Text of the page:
A New Way to Feed the World as Temperatures Soar
Turn over a packet of seeds and a custom set of instructions explains how you can grow whatever it is you’re looking to grow. Depending on what type of vegetable you’ve got your hands on, things such as the ideal depth and spacing of seeds will vary. Watermelon and squash plants, with their long, trailing vines, need a lot of room, while carrots and radishes are happy to grow in tighter clusters. Still, there’s one set of instructions that’s nearly always included: Seeds like to be planted in rich soil, and they should be regularly, evenly watered.
The problem is, in much of the world, those kinds of conditions aren’t always available. Soil is poor, and water is scarce. So if you live in a dry place—be it in rural Latin America or urban Los Angeles—what to grow? The choice is surely more fraught for a subsistence farmer living in Nicaragua than for a hobby gardener like me. But thanks to climate change, there’s a hotter, drier future ahead for us both, and the bean of choice could end up being somewhat the same: the so-called “heat-beater” bean.
On Wednesday, plant breeders from the agriculture research group CGIAR announced 30 new types of beans bred to withstand the kinds of harsh conditions expected to become the norm in Latin America and Africa by 2050. Four hundred million people rely on beans, a cheap form of plant-based protein, as an integral part of their diet in the developing world—but rising temperatures could cut the suitable range for growing beans by 50 percent, CGIAR’s Steve Beebe noted in a press release. While most bean varieties suffer lower yields when nighttime temperatures are above 65 degrees, these new varieties have been shown to withstand 72-degree overnight heat.
To develop the new beans, Beebe and his colleagues turned to teparies, a species native to the American Southwest and Northern Mexico and considered to be one of the most drought- and heat-tolerant crops in the world. There are documented cases of the beans being farmed in places that receive three inches of rain annually, and where temperatures hit 118 degrees. While they generally prefer a bit more rain, they can thrive in poor, alkaline soils that can be disastrous for other crops.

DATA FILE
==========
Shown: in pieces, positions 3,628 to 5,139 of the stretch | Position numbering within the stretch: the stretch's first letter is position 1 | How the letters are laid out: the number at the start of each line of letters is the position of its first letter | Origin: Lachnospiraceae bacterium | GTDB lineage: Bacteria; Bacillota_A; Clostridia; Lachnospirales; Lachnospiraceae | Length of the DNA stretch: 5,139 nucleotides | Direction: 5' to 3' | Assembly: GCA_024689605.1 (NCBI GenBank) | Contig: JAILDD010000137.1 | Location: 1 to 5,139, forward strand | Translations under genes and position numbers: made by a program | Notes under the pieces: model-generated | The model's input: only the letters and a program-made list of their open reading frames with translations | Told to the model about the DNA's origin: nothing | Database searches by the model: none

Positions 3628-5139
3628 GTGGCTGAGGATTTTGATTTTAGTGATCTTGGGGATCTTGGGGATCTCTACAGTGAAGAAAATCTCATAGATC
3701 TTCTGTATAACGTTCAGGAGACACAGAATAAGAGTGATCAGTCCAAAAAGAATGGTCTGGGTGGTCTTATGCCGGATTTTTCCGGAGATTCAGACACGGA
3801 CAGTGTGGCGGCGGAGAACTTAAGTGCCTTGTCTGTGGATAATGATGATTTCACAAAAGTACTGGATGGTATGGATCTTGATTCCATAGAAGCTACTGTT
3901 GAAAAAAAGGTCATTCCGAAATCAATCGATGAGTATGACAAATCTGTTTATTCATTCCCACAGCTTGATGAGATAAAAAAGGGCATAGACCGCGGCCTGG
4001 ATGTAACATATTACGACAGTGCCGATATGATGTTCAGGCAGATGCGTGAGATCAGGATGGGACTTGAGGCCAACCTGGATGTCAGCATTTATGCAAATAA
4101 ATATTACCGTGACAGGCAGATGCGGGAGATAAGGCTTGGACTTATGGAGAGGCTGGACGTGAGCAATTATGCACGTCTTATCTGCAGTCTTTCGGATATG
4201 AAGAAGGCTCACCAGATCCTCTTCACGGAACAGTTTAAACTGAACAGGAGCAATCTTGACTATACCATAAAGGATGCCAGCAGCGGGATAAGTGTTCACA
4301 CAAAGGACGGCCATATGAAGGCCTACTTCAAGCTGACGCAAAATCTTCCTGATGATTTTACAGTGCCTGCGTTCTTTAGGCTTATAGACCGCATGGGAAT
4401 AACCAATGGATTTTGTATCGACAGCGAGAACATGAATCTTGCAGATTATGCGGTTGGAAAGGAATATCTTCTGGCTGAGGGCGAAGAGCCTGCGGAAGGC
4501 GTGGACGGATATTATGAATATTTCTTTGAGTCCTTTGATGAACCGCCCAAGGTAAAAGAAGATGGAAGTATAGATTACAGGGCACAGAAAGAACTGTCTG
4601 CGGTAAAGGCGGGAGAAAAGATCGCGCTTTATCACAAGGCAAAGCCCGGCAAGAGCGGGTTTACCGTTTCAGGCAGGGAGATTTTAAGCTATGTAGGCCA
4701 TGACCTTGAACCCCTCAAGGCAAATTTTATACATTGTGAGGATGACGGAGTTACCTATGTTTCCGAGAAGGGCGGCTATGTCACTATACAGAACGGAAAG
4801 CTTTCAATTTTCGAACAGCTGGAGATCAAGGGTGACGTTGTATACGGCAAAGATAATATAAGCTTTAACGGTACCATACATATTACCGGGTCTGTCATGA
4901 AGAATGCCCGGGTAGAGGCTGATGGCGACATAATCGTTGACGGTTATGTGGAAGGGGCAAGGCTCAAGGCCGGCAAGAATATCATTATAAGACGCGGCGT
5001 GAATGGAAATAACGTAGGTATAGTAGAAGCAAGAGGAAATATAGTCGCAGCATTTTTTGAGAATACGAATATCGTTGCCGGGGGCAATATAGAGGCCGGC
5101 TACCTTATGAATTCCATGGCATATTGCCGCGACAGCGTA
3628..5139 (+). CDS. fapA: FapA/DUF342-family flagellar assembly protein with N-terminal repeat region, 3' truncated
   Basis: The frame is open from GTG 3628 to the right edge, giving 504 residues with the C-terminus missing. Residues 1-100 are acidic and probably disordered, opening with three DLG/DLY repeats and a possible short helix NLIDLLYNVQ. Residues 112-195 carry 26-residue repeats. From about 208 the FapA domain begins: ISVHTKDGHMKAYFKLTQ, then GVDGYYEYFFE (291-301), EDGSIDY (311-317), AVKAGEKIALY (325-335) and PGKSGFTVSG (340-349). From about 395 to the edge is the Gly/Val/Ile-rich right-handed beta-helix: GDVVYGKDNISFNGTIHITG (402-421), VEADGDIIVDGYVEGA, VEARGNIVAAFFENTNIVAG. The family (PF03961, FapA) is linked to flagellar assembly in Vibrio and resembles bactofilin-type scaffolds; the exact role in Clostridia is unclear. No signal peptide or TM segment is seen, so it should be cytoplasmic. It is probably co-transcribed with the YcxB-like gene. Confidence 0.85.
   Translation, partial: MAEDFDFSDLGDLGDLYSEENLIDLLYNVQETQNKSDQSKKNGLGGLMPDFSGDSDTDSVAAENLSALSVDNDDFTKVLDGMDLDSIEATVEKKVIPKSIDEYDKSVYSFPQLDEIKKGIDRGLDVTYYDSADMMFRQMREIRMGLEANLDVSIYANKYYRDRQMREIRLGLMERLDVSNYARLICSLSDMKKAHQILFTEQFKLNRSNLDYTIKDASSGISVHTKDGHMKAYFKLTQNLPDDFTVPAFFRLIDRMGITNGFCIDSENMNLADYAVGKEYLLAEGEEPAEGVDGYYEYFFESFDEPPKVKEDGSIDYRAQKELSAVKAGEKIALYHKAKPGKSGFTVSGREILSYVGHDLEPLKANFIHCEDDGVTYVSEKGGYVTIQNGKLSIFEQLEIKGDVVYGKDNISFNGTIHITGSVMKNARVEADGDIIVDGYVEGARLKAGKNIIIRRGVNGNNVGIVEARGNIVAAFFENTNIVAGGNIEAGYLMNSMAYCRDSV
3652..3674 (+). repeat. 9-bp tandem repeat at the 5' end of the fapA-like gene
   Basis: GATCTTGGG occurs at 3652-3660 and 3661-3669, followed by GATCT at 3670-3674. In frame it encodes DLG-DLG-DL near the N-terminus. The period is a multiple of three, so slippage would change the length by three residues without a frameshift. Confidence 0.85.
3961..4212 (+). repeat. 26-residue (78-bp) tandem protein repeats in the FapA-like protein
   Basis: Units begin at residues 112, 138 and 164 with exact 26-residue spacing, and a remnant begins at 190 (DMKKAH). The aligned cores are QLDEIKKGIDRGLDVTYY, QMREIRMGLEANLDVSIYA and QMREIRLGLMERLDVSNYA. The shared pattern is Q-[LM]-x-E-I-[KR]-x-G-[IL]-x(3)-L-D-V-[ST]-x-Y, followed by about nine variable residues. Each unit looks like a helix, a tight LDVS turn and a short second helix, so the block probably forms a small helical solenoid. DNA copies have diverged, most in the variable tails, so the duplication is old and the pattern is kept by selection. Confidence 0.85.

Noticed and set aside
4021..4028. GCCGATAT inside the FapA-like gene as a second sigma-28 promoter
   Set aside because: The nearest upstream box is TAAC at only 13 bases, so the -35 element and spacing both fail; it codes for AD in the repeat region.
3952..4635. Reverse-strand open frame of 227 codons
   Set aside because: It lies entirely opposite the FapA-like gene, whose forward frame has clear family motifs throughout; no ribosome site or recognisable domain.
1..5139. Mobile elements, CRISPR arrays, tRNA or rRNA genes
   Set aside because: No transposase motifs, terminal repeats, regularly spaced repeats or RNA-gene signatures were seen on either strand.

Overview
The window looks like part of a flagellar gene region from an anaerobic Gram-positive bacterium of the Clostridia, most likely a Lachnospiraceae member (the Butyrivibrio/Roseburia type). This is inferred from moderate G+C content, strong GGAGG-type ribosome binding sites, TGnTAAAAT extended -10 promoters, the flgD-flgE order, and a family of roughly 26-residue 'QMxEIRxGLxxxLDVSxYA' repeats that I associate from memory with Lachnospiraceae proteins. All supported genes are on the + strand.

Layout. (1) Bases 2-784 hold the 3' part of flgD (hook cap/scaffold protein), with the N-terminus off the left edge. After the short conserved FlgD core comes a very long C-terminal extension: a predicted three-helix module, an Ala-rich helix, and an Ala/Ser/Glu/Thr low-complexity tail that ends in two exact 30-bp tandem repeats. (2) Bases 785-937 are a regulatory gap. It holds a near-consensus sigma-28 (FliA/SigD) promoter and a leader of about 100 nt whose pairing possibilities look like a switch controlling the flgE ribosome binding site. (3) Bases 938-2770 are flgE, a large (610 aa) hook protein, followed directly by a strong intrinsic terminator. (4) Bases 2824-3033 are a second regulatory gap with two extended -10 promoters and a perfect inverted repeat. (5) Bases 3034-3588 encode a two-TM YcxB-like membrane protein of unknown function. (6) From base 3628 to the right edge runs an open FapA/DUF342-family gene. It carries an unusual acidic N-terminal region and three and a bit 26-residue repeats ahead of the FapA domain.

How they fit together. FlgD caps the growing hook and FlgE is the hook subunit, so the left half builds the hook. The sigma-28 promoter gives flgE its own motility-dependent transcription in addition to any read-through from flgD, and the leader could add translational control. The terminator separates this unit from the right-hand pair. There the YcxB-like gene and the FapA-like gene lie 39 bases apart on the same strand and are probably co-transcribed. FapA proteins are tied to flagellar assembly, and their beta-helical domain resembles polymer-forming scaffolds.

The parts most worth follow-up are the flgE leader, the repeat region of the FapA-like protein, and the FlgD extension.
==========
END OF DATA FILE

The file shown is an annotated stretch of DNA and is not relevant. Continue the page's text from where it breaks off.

Recently, I ordered a packet of Colonia Morelos tepary beans from Native Seeds/SEARCH, a seed conservation nonprofit based in Tucson, Arizona. With the California drought now in its fourth year and temperatures climbing into the 90s in March, it’s hard to be both ecologically conscious and have a garden without operating something like a resource-poor farmer. Once the weather is more consistently warm, I plan to sow the multicolored seeds in the dry California dirt, cover them with mulch, water them once, and leave them be. That alone should be enough for the speckled seeds to germinate and grow into bushy vines, their white and lilac flowers eventually turning into seed pods full of protein-rich teparies.
There is, however, a difference between farming like it’s 2050 and farming like it’s 1050. If teparies were in and of themselves enough for bean farmers to beat climate change, the folks at CGIAR would not have spent 20 years, on and off, developing crosses between teparies and the common bean—which include black, kidney, pinto, and the like. The yields can be low, and the pods don’t ripen evenly, leaving some ready to harvest while others are still green. Ripe pods tend to shatter too, scattering beans over the ground—beans that, thanks to teparies’ quick germination, can turn into new plants before being gathered for food.
Unlike my tepary experiment, the new beans promise not only better yield but higher iron content—a hedge against the malnutrition that’s so common throughout the developing world. And all of this, mind you, has been achieved through traditional plant breeding.
Native Seeds/SEARCH sells an array of drought-adapted seeds, many of which have a long history of being farmed in the dry heat of Arizona and nearby states in Mexico: squash, tomatillos, wheat, corn, tomatoes. The Chimayo squash and Punta Banda tomatoes I’ll be growing alongside my Colonia Morelos teparies are unlikely to save the global food supply as broad swaths of the world become drier and hotter—but as CGIAR heat-beater beans suggest, they may offer a first step in the right direction.